There are lots of reasons why a football game can be postponed. Maybe it’s been raining all week and the pitch is waterlogged. Perhaps the other team hasn’t got enough players. Maybe a storm has ripped the roof off one of the stands or the stewards find a fake pipe-bomb in the toilets. Postponing a game because one of your midfielders is in the middle of a reality TV show, however, remains one of the most bizarre.
The name Kevin Walker stands out among the Scandinavian surnames of the Allsvenskan, and not because it sounds Anglo. The 29-year-old Swedish midfielder is known more for his singing talents than his footballing ones.
Born in Orebro in the south of Sweden, Kevin is the son of former Irish footballer and manager Pat Walker. Pat, from Carlow in south-east Ireland, represented his country twice at under-21 level. He spent his career both at home and abroad, taking in Finland and Sweden before hanging up his boots in 1991, when Kevin was two years old.
Pat went on to manage four Swedish clubs and, wherever he went, Kevin followed. By the time Kevin was 16, he’d played for three different outfits at youth level and was made to move to a fourth when his father took over at Orebro in 2005. A year later, Pat had the honour of giving his son his first appearances in senior football as Orebro were promoted to the Allsvenskan, Sweden’s top flight. While they were relegated after just one season, and Pat was sacked as manager, Kevin continued in the Allsvenskan, signing for AIK.
Walker couldn’t nail down a place in the first-team in Stockholm, spending three of the four years out on loan. His final loan spell, at GIF Sundsvall back in the second tier, was the most successful, and the 23-year-old joined permanently in 2012. It was a chance to get his nomadic football career back on track.
But it was his career, hidden inside a rarely-seen alter-ego, as a pop star that really took shape in Sweden’s Superettan. After singing at a Sundsvall function, the footage went viral in his home country and rumours quickly surfaced that he’d appear on Idol Sverige, Sweden’s equivalent of the X-Factor.
The show is still popular with viewers and has now been running for 14 seasons. After a successful audition in 2013, Walker took part in the show’s ninth series during his eighth season as a professional footballer. It just so happened that TV4, the broadcasters of Idol, also held the rights to domestic football in Sweden.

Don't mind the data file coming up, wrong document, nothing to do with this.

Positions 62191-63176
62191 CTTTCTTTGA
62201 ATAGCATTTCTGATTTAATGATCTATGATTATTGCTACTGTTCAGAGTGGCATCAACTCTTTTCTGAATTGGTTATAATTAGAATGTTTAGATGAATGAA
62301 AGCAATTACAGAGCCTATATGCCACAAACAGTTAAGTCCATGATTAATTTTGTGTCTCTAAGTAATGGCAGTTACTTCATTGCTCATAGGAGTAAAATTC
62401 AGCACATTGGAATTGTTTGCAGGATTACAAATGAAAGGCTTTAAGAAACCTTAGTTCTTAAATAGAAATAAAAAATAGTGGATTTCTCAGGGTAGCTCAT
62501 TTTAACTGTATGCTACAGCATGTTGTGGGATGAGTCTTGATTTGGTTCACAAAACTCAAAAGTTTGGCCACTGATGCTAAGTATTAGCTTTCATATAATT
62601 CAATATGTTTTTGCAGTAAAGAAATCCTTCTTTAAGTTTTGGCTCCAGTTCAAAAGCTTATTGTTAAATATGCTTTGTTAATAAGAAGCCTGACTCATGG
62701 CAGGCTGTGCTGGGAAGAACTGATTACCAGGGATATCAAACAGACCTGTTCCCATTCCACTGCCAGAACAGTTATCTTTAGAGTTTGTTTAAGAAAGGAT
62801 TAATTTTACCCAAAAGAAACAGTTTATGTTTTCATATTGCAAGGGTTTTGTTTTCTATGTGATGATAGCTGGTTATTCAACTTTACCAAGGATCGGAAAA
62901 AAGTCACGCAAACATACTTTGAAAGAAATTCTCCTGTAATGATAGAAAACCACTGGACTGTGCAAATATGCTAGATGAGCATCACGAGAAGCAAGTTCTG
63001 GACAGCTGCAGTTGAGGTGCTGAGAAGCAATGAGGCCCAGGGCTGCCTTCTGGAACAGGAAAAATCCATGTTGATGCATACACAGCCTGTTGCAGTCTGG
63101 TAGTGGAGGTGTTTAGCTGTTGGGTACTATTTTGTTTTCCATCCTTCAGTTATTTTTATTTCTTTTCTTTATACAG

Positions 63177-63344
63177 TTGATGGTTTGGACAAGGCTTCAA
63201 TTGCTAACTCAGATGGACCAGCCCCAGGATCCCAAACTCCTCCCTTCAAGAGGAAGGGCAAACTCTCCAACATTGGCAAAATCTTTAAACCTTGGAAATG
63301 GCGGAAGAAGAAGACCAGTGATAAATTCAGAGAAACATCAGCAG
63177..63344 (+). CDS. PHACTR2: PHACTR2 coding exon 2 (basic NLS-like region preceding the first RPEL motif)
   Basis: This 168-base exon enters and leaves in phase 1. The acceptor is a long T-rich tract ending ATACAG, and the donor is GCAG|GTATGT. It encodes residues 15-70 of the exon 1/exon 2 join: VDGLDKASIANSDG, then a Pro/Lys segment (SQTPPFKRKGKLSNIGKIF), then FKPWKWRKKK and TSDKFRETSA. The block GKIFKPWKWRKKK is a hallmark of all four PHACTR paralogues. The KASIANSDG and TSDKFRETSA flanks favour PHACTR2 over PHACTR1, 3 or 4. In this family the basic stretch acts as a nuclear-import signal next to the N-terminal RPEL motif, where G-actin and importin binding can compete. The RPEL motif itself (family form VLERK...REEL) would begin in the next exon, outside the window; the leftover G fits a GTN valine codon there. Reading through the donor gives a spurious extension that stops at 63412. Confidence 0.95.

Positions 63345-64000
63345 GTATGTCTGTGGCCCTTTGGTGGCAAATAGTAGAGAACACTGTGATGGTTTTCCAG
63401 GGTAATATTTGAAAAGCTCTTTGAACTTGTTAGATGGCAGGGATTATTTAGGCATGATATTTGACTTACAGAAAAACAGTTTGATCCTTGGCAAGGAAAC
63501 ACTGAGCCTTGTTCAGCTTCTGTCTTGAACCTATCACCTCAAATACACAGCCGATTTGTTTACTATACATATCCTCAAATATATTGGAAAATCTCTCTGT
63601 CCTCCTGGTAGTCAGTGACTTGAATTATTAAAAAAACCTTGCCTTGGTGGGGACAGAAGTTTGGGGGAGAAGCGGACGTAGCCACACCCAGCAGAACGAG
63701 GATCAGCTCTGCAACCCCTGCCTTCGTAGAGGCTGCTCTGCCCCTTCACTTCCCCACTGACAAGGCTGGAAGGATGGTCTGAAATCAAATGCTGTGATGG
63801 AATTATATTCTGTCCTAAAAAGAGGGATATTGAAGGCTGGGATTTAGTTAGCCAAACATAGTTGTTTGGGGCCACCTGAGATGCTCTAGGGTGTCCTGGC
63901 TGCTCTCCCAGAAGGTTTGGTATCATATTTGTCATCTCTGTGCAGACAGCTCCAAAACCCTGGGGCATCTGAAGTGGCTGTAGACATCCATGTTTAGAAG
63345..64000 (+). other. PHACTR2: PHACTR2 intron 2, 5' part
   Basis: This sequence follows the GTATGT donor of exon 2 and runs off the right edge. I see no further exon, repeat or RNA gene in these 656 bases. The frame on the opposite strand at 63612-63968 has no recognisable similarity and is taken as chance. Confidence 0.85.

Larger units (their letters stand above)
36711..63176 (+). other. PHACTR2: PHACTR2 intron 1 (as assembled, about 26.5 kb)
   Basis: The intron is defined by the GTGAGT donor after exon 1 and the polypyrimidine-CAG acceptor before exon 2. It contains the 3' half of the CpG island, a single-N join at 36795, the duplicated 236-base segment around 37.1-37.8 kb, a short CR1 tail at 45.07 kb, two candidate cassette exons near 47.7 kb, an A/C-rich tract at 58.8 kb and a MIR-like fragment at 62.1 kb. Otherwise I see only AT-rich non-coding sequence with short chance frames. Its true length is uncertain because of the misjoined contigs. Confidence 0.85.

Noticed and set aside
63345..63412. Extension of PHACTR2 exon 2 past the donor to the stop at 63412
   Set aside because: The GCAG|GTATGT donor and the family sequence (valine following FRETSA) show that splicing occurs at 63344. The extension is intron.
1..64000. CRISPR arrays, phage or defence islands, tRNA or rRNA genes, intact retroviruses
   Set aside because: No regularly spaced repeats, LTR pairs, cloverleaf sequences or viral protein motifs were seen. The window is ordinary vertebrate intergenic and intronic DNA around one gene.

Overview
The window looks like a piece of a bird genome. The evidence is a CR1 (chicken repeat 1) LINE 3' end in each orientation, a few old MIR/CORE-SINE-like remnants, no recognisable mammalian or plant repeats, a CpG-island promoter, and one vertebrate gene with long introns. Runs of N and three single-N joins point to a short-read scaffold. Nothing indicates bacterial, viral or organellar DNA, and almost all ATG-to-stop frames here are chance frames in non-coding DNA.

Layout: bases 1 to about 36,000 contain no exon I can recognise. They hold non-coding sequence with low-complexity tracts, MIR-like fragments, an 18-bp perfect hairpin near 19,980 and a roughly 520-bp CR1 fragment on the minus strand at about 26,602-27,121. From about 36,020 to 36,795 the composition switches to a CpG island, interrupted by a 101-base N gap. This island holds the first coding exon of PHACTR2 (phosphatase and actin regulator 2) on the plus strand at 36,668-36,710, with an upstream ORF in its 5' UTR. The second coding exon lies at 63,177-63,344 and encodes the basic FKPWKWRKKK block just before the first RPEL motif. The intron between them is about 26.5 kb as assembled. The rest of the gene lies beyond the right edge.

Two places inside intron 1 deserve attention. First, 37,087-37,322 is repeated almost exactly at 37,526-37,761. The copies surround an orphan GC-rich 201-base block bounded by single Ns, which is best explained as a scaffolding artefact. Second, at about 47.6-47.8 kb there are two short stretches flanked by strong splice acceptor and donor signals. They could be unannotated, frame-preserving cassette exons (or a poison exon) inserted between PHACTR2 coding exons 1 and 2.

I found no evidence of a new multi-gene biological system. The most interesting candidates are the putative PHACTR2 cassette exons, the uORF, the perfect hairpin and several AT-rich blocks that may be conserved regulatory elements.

As he made it through the rounds, performing renditions of songs like Use Somebody by Kings of Leon and Poker Face by Lady Gaga, his appearances on the show began to coincide with Sundsvall’s matches. It certainly wasn’t ideal for the midfielder’s team, who missed one of their most influential players.
And so, thanks to their broadcasting rights, TV4 decided to move the kick-off times and dates for Sundsvall so that Walker could play and sing. In a truly unique situation for a footballer, Walker’s fame escalated for his talents with a microphone rather than a ball. Thanks to a mixture of public voting and judges’ choices, Walker made it to week eight, one round away from the final four. His performances of Don’t Look Back In Anger and Hall of Fame saw him progress into the business end of the competition.
Meanwhile, on the pitch, Sundsvall were finishing the 2013 Superettan season strongly. An impressive run of results propelled them to within touching distance of automatic promotion to the Allsvenskan. An eventual third-place finish set up a promotion-relegation playoff with Halmstads, who had ended up in 14th in the top-flight. Walker started the first leg in Sundsvall, with the hosts taking the lead after Daniel Sliper’s early goal. Icelandic striker Gudjon Baldvinsson’s second-half equaliser levelled things going into the return fixture four days later.
Gambian forward Pa Dibba had started the first game on the bench but made an impact from the start with a goal in the 12th minute to give Sundsvall the advantage. Two goals in four second-half minutes from Halmstads’ Mikael Boman denied Walker and his team a place in the Allsvenskan and sentenced them to another campaign in the Superetten. His club may have ended 2013 with disappointment, but Walker’s year wasn’t over yet. Viewers just kept on voting for him until he reached the final of Idol in December.
The star-studded live event arrived three weeks after the playoff heartache with Sundsvall, lining up against Elin Bergman to compete for the prize. Walker sang two songs, one picked by himself – Where the Streets Have No Name – and one picked by those watching on TV – Say – before being crowned the winner by public vote. Before the end of the show, both Walker and Bergman joined Robbie Williams on stage to perform the Brit’s single Shine My Shoes. His sensational vocal displays earned him a contract with Universal Music.